Recent Examples on the Web: Verb Zhao has directed a film with a story that's universally intriguing, both in terms of plot (seeing Frances McDormand traverse the country in a van to hash out her emotional anxieties is stimulating in itself) and for the spectacle of its oddity. David Canfield, EW.com, "See EW's final Oscar predictions in all 23 categories, from Viola Davis to Nomadland," 23 Apr. 2021 Beginning with a myth about the creation of Rio Carnival, a man falls for a dancer obsessed with tuberose then proceeds to traverse the globe in search of the rarest flowers; a citywide celebration then blooms out of their courtship. Janelle Okwodu, Vogue, "Spring’s Best Fragrances Are Big on Personality," 8 Apr. 2021 Able to traverse long football fields with a single throw. Alex Vejar, The Salt Lake Tribune, "Utah State getting a first taste of Blake Anderson’s fast-paced offense this spring, and the early reviews are encouraging," 2 Apr. 2021 Customs and Border Protection encountered roughly 100,000 migrants attempting to traverse the southern border in February, and agents noted a sharp uptick in drug seizures as the Biden administration faces the prospect of an immigration crisis. Jake Dima, Washington Examiner, "CBP encountered over 100,000 migrants attempting to cross the border as drug seizures jumped by 50% in February," 10 Mar. 2021 Normally, the two legs are exactly the same length, and so the light takes exactly the same amount of time to traverse each. Clara Moskowitz, Scientific American, "Gravitational Waves Discovered from Colliding Black Holes," 11 Feb. 2016 Tens of thousands of trucks traverse it daily, carrying goods from Michigan to Florida and states in between. Ben Gittleson, ABC News, "McConnell's home state bridge symbol of infrastructure standoff with Biden," 8 Apr. 2021 Two-plank boardwalk trails provide a safe way to traverse the bog, looping through the 36.2-acre property. BostonGlobe.com, "5 boardwalks to elevate the hiking experience," 2 Apr. 2021 Days can pass by simply watching light traverse the sandstone face of a mesa; the shape-shifting of clouds casting shadows on the land. BostonGlobe.com, "Terry Tempest Williams: We have to bridge our divides. My uncle reminded me how to begin," 7 Apr. 2021 Recent Examples on the Web: Noun The flight plan called for a climb to an altitude of 16 feet and a 436-foot out-and-back traverse, the farthest to date. William Harwood, CBS News, "Ingenuity Mars helicopter fails to take off on fourth test flight," 29 Apr. 2021 Chats and calls are automatically routed via a global network of data centers and traverse cell towers and mobile networks built by carriers using hardware of various designs. Will Cathcart, Wired, "Encryption Has Never Been More Essential—or Threatened," 5 Apr. 2021 That’s key on a rocky planet like Mars because much of its surface is too rough for a rover to traverse. Jamie Carter, Forbes, "Mars Helicopter: How To Follow Online This Week As NASA’s $80 Million ‘Ingenuity’ Drone Attempts Unique Flight," 5 Apr. 2021 Beginning at Last Dollar Pass, these four mountain dwellings shelter hikers on a 30-mile traverse between the resort towns of Telluride and Ouray. Andrew Nelson, WSJ, "Your Guide to Living Well in the Great Outdoors," 27 Mar. 2021 The company's sunrise, sunset, and whale-watching trips depart from Wailea Beach and traverse along the island's southern coast. Spend an entire day driving the Road to Hāna. Evie Carrick, Travel + Leisure, "How to Plan the Perfect Honeymoon in Maui," 20 Mar. 2021 Similarly, this area converts into a sleeping nook designed for children featuring a traverse bed that measures 47 by 69 inches. Rachel Cormack, Robb Report, "This Plush 24-Foot Camper Brings Luxury Living to Your Cross-Country Road Trip," 17 Mar. 2021 Those who make the traverse can reap the rewards while looking out for black bears, wild hogs, alligators and abundant avian residents in the wilderness area. Patrick Connolly, orlandosentinel.com, "Florida Fresh Air: Black Bear Wilderness Area supplies scenic, strenuous hike," 26 Feb. 2021 About half of this traverse could be completed in Perseverance’s prime mission (one Mars year, or two Earth years). Mike Wehner, BGR, "This is where NASA wants to send its new rover," 24 Feb. 2021 Recent Examples on the Web: Adjective Common backpacking circumstances that warrant a dedicated ice pick include the need to clear and traverse snowy trails, as well as preparation of backcountry campsites and removal of ice from hard surfaces including wood, rock, and asphalt. Popular Science, "Best ice pick: A versatile winter tool for camping and more," 25 Feb. 2021 The Fairhope parade will include lining up floats parked along Section Street and have vehicles traverse along the parade route. al, "Mobile debate: Who pulls the plug on Mardi Gras?," 27 Nov. 2020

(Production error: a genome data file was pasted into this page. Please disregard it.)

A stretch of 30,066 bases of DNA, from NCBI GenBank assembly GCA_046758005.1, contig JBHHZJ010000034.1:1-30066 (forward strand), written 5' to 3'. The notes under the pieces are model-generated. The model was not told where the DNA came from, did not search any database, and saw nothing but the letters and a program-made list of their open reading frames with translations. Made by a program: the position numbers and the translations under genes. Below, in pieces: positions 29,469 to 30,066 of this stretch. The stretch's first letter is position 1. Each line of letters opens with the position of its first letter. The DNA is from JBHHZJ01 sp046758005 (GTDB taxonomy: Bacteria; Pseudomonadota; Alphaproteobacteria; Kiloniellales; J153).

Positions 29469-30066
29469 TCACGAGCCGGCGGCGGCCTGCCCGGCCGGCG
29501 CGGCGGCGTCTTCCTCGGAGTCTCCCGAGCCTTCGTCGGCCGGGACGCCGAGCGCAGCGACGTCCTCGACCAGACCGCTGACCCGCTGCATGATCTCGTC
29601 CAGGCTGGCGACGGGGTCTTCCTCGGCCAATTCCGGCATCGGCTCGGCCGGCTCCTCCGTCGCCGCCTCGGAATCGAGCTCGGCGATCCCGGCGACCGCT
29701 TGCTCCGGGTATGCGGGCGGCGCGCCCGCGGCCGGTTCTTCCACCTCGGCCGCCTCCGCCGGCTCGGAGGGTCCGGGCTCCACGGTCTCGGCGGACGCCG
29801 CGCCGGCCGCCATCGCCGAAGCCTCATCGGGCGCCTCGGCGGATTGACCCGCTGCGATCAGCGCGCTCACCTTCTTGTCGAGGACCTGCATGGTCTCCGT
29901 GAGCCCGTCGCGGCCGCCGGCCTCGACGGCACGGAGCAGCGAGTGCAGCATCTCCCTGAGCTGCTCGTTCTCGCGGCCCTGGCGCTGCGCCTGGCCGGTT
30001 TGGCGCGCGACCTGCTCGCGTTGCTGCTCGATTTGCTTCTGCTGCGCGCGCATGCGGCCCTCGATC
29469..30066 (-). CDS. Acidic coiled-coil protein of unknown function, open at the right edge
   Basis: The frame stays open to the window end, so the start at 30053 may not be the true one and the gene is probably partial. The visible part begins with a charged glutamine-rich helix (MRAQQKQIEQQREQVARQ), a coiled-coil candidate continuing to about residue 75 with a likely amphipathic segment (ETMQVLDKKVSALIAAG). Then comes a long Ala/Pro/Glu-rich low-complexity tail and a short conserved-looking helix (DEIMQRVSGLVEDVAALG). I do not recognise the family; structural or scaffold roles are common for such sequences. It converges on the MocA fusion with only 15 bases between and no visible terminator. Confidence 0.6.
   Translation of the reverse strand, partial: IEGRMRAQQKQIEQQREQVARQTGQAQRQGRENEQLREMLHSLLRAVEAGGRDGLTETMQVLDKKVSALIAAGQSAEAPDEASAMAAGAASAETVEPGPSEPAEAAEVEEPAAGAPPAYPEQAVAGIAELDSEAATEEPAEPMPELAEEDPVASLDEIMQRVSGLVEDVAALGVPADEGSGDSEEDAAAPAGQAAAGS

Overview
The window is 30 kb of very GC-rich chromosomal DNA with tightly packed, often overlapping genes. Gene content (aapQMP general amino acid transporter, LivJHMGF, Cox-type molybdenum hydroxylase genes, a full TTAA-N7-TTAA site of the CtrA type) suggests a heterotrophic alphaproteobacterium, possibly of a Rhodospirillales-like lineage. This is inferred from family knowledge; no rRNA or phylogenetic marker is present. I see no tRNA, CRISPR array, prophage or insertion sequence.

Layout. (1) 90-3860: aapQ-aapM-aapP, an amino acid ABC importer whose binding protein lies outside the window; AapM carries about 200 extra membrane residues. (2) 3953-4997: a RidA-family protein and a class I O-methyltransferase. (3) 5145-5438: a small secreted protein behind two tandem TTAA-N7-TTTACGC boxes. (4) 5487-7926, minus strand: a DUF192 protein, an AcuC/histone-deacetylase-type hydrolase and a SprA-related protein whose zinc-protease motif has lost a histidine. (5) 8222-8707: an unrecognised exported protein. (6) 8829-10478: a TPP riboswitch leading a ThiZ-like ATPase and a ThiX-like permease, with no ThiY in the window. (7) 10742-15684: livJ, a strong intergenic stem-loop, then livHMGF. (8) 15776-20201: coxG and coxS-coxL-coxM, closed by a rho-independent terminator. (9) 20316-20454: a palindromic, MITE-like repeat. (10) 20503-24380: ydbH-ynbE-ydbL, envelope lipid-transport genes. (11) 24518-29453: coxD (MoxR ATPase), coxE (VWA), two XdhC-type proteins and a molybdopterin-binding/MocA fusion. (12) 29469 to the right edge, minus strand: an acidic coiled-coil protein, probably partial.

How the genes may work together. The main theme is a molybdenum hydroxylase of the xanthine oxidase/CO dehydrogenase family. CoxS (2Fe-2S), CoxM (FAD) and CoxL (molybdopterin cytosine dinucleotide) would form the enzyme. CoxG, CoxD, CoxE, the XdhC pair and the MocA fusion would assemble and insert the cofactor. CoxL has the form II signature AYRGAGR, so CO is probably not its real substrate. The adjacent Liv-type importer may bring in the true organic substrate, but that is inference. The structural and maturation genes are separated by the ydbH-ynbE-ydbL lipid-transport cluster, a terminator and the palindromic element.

These example sentences are selected automatically from various online news sources to reflect current usage of the word 'traverse.' Views expressed in the examples do not represent the opinion of Merriam-Webster or its editors. Send us feedback.

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First Known Use of traverse

Verb

14th century, in the meaning defined at transitive sense 5a

Noun

14th century, in the meaning defined at sense 2

Adjective

15th century, in the meaning defined above

History and Etymology for traverse

Verb

Middle English, from Anglo-French traverser, from Late Latin transversare, from Latin transversus

Noun

Middle English travers, from Anglo-French travers (as in a travers, de travers across), from Latin transversum (as in in transversum set crosswise), neuter of transversus lying across; senses 5–9 in part from traverse entry 1 — more at transverse entry 1

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Time Traveler for traverse

Time Traveler

The first known use of traverse was in the 14th century

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Statistics for traverse

Last Updated

9 May 2021

Cite this Entry

“Traverse.” Merriam-Webster.com Dictionary, Merriam-Webster, https://www.merriam-webster.com/dictionary/traverse. Accessed 14 May. 2021.

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More Definitions for traverse

traverse

verb

English Language Learners Definition of traverse

somewhat formal : to move across (an area)

traverse

verb
tra·​verse | \ trə-ˈvərs How to pronounce traverse (audio) \
traversed; traversing

Kids Definition of traverse

: to pass through, across, or over

traverse

noun
tra·​verse | \ ˈtra-ˌvərs, trə-ˈvərs How to pronounce traverse (audio) \

Legal Definition of traverse

 (Entry 1 of 2)

: a denial of a matter of fact alleged in the opposing party's pleadings also : a pleading in which such a denial is made

traverse

transitive verb
tra·​verse | \ trə-ˈvərs, ˈtra-ˌvərs How to pronounce traverse (audio) \

Legal Definition of traverse (Entry 2 of 2)

: to deny (as an allegation of fact or an indictment) in a legal proceeding

History and Etymology for traverse

Transitive verb

Anglo-French traverser, literally, to lay across, bar, impede, from Old French, from Late Latin transversare to cross, from Latin transversus lying across

Comments on traverse